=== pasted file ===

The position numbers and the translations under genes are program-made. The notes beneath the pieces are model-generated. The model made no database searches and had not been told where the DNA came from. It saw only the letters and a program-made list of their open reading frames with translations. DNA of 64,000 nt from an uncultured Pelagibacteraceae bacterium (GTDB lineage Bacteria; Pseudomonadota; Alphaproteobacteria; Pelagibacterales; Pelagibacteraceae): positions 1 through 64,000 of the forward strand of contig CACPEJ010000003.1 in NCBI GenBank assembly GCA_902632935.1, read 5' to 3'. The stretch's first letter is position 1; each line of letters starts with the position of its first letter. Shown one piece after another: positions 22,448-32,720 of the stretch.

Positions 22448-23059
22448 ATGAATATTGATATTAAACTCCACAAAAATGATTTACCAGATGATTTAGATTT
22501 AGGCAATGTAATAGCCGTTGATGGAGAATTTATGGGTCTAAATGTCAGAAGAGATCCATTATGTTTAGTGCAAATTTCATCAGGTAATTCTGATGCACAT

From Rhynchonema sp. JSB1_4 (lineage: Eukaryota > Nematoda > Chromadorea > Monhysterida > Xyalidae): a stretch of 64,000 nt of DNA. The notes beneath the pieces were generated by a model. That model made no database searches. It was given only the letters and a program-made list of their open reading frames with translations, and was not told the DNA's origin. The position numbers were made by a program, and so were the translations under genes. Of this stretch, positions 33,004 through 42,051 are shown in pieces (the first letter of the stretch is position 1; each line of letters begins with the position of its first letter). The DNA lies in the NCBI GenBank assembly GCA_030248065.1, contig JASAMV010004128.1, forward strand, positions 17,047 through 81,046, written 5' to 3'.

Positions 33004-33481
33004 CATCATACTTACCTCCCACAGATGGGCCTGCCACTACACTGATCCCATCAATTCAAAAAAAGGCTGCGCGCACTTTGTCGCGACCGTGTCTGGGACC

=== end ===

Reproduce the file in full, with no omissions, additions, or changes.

The position numbers and the translations under genes are program-made. The notes beneath the pieces are model-generated. The model made no database searches and had not been told where the DNA came from. It saw only the letters and a program-made list of their open reading frames with translations. DNA of 64,000 nt from an uncultured Pelagibacteraceae bacterium (GTDB lineage Bacteria; Pseudomonadota; Alphaproteobacteria; Pelagibacterales; Pelagibacteraceae): positions 1 through 64,000 of the forward strand of contig CACPEJ010000003.1 in NCBI GenBank assembly GCA_902632935.1, read 5' to 3'. The stretch's first letter is position 1; each line of letters starts with the position of its first letter. Shown one piece after another: positions 22,448-32,720 of the stretch.

Positions 22448-23059
22448 ATGAATATTGATATTAAACTCCACAAAAATGATTTACCAGATGATTTAGATTT
22501 AGGCAATGTAATAGCCGTTGATGGAGAATTTATGGGTCTAAATGTCAGAAGAGATCCATTATGTTTAGTGCAAATTTCATCAGGTAATTCTGATGCACAT

From Rhynchonema sp. JSB1_4 (lineage: Eukaryota > Nematoda > Chromadorea > Monhysterida > Xyalidae): a stretch of 64,000 nt of DNA. The notes beneath the pieces were generated by a model. That model made no database searches. It was given only the letters and a program-made list of their open reading frames with translations, and was not told the DNA's origin. The position numbers were made by a program, and so were the translations under genes. Of this stretch, positions 33,004 through 42,051 are shown in pieces (the first letter of the stretch is position 1; each line of letters begins with the position of its first letter). The DNA lies in the NCBI GenBank assembly GCA_030248065.1, contig JASAMV010004128.1, forward strand, positions 17,047 through 81,046, written 5' to 3'.

Positions 33004-33481
33004 CATCATACTTACCTCCCACAGATGGGCCTGCCACTACACTGATCCCATCAATTCAAAAAAAGGCTGCGCGCACTTTGTCGCGACCGTGTCTGGGACC